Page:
The Chime Seekers by Ross Montgomery

Ross Montgomery books are always popular and The Chime Seekers is certainly taking social media and readers by storm. Amazing reviews are pouring in for this exciting tale. We are loving the blog that Ross has written for the FCBG today!

WHY CAN’T WE LET FICTIONAL KIDS BE MEAN?

My latest book, The Chime Seekers, is about a 12-year-old boy called Yanni. When the story begins, he’s miserable: his family has relocated to the creepy village of Fallow Hall, thanks to a new baby sister who won’t stop screaming. Having been the unrivalled focus of his parents’ love for years, Yanni now feels overlooked, forgotten and left behind.

One night – Halloween night, to be precise – it all becomes too much, and his anger and frustration and sense of abandonment boil over, and he tells his sleeping baby sister that he hates her. Little does he know that he’s been overheard by an evil faerie named Lorde Renwin, who cruelly tricks Yanni into handing his baby sister over. Left with a magical changeling instead, Yanni’s only hope of getting his sister back is to travel into the evil faerie realm – a sinister double of the village called Hallow Fall – and complete a series of fiendish challenges before it’s too late.

When I started writing this book, one of the key things I wanted to do was give Yanni the chance to be … well, a bit mean. Recently, I’ve been struck that this is something you never see in kids’ books. We see secondary characters being mean all the time – uncaring adults, cruel teachers, rude bullies – but never the main character. Protagonists aren’t allowed to behave selfishly, or thoughtlessly, or unfairly, or unkindly, or let their anger get the better of them. If they do any of those things, their choices are always shown to be absolutely justified: when they make mistakes, they rectify them immediately. We seem to be afraid of making main characters in any way unpleasant.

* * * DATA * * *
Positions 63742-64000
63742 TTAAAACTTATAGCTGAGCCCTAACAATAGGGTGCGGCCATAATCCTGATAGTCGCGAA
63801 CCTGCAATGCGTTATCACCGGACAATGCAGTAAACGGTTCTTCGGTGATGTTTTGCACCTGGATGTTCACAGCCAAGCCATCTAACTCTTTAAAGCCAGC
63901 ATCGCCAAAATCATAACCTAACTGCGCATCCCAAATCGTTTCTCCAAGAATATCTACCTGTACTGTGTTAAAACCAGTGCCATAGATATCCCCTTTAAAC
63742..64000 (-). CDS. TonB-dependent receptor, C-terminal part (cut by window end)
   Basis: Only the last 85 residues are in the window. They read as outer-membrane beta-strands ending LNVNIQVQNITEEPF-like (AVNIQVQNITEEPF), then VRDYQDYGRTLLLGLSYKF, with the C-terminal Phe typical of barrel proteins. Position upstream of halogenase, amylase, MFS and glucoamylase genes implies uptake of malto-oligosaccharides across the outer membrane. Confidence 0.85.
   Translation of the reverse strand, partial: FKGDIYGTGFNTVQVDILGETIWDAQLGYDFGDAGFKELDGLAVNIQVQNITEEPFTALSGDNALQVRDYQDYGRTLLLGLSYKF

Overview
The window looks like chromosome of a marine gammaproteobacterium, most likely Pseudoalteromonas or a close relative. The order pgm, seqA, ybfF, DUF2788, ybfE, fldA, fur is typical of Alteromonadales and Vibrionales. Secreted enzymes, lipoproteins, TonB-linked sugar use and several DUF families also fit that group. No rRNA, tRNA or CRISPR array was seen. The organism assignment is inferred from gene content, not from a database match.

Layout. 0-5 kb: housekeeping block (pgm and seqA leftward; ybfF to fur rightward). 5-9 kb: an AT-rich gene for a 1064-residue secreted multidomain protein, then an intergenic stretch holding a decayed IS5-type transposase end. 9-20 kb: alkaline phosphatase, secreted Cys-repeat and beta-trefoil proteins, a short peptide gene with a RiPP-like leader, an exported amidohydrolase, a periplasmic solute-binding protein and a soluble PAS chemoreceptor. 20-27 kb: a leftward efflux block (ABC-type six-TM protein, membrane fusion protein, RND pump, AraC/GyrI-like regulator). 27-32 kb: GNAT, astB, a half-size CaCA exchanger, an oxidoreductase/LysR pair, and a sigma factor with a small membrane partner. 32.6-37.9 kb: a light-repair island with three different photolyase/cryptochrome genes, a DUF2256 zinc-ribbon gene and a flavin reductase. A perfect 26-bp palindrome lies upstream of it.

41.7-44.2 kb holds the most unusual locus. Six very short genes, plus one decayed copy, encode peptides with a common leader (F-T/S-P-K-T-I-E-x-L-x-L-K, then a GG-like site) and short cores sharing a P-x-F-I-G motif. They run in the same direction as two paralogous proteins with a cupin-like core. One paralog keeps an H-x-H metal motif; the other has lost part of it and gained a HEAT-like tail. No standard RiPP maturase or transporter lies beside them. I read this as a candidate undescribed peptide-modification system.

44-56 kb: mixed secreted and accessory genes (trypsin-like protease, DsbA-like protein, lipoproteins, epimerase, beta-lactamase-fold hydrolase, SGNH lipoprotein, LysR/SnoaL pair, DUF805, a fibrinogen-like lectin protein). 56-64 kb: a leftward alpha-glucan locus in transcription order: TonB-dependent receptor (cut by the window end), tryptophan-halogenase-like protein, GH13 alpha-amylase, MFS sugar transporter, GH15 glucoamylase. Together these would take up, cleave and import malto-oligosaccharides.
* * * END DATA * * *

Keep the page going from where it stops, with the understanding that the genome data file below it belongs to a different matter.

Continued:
This is something that’s symptomatic of kids’ books in general at the moment. There’s a tendency to treat books like they’re a primer, teaching kids how to be a kind, thoughtful, upstanding citizen. This is very noble – and much more preferable than certain popular kids’ books, where everyone is absolutely foul all the time – but it comes with a huge problem attached to it. No matter how inherently nice a child might be – and some kids really are just born delightful – they can, and will, make poor decisions. They’ll be thoughtless; they’ll be spoiled; they’ll join in with teasing other children, without thinking how much it might hurt them; they’ll be inconsiderate to their friends and parents. That’s because making the right choice isn’t always cut and dried: sometimes, you need to make the wrong choice in order to understand how easy (even appealing) it can be to make bad decisions.

We need to give kids the agency to make poor choices like this, and live with the consequences: where else can they safely do that, if not in fiction? If the only time readers see selfish, thoughtless behaviour is when it’s performed by “baddies”, then it robs them of the chance to understand how “goodies” can make bad choices, too. I’ve spent years trying to find books that allow the main characters to be unpleasant, and I can only think of a few examples – Harriet the Spy by Louise Fitzhugh, There’s a Boy in the Girls Bathroom by Louis Sachar. In both cases, the main characters make terrible, selfish, understandable choices, and then have to live with the consequences: only after they fully comprehend what they’ve done can they atone, make amends and grow. Isn’t that a good model for our children? Why are we only expected to relate to characters who are inherently kind, inherently good, inherently blameless?

I was determined to make Yanni a flawed, understandable, relatable main character – one who would learn throughout the book that he’s been pretty self-absorbed. I can’t say it was always easy – making a character likeable and unpleasant is a serious act in fine-tune balancing, and Yanni spent three drafts being utterly revolting – but I’m proud of how it all fits together in the final book. Yanni’s own internal journey as a character is part of his wider quest: not only does he have to save his sister, and find a way back home, he also has to find a way to come to a better understanding of himself – both the dark and the light.

Oh – and also defeat an evil faerie.

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